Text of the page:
Undergraduate Internships

In addition to their coursework, policy students develop their professional skills through internships and undergraduate research experiences. For policy majors, at least one internship (for credit or for pay) is required. These internships require a faculty sponsor and must be approved in advance by the academic advisor, Leslie Ross (Leslie Ross).

Many students participate in more than one internship during their four years. A very wide range of internships are available to BSPP students, with government agencies, not-for-profit organizations, and in the private sector. Many are part-time and paid; some are full-time for a semester or summer; others are unpaid but can be taken for course credit under the guidance of a faculty member. The school provides career services and resources, including information on dozens of local and national policy internship opportunities through school's internship database and postings. But many students have found excellent opportunities through their faculty mentors. Examples of recent internships include:

  • Georgia General Assembly
  • Former Chief Justice William Rehnquist
  • US Commission on Civil Rights
  • Consulate of Israel
  • GTRI Office of Policy Analysis and Research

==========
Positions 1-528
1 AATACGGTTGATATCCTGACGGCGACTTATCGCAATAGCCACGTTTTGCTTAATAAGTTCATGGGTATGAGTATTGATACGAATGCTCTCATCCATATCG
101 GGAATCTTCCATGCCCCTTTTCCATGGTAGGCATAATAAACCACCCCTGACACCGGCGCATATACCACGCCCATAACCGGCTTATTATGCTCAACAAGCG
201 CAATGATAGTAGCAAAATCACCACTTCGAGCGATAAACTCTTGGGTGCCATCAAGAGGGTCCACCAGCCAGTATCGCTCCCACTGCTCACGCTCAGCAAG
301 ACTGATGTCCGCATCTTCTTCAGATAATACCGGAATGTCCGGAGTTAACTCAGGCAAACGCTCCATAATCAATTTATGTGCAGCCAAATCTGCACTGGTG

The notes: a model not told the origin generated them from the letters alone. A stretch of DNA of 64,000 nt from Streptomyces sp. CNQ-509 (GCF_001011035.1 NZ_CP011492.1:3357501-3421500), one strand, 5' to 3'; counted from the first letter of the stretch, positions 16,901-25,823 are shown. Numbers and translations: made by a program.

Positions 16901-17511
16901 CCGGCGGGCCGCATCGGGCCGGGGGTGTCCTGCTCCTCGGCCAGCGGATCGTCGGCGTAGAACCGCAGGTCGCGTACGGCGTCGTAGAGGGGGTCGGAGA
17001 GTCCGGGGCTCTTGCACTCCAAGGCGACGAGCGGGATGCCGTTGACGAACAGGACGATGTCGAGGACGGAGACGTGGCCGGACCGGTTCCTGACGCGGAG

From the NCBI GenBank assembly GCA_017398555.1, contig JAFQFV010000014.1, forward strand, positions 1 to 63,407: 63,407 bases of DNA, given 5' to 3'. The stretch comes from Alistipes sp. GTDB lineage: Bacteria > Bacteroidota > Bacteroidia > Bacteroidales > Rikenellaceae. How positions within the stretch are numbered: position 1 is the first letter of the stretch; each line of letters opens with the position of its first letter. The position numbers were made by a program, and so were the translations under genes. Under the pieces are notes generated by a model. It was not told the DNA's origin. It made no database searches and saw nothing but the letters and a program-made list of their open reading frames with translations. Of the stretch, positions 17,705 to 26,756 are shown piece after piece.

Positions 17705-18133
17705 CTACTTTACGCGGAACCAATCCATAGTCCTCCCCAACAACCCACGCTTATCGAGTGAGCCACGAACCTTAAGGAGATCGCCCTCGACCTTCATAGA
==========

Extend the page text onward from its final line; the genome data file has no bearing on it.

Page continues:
• Federal Deposit Insurance Corporation
  • US Environmental Protection Agency
  • Georgia Brain and Spinal Injury Trust Fund
  • Michelin Tire (environmental policy)
  • British Trade and Investment Office
  • Governor's Office of Consumer Affairs
  • Georgia Board of Regents
  • Law firms
  • Clean Air Campaign
  • Georgia Department of Economic Development

Georgia Tech offers two unique policy internships for Tech students. For those interested in Georgia politics, legislation and policies, Georgia Tech offers the Georgia Legislative Intern Program through it's Office of Government & Community Relations. This office also provides a special policy internship for students interested in national politics, legislation and policies, the Georgia Tech D.C. Internship.

Research Experiences

Undergraduate policy majors are also encouraged to engage in research. Many students propose independent research projects based on their personal or professional interests, while others work with professors on their research projects. In some cases, students can receive a stipend; other students prefer to receive academic credit. In recent years, undergraduate research topics have included:

  • Parents' decision-making on children's health issues
  • Young adults' attitudes toward religion and science
  • Coalition strategies in social movements
  • Analysis of the tri-state (GA, AL, FL) water conflict
  • Impacts of world summits on the information society
  • Patterns of homelessness in Atlanta
  • Modeling variability of exposures and asthma responses
  • Impacts of community information infrastructures on economic development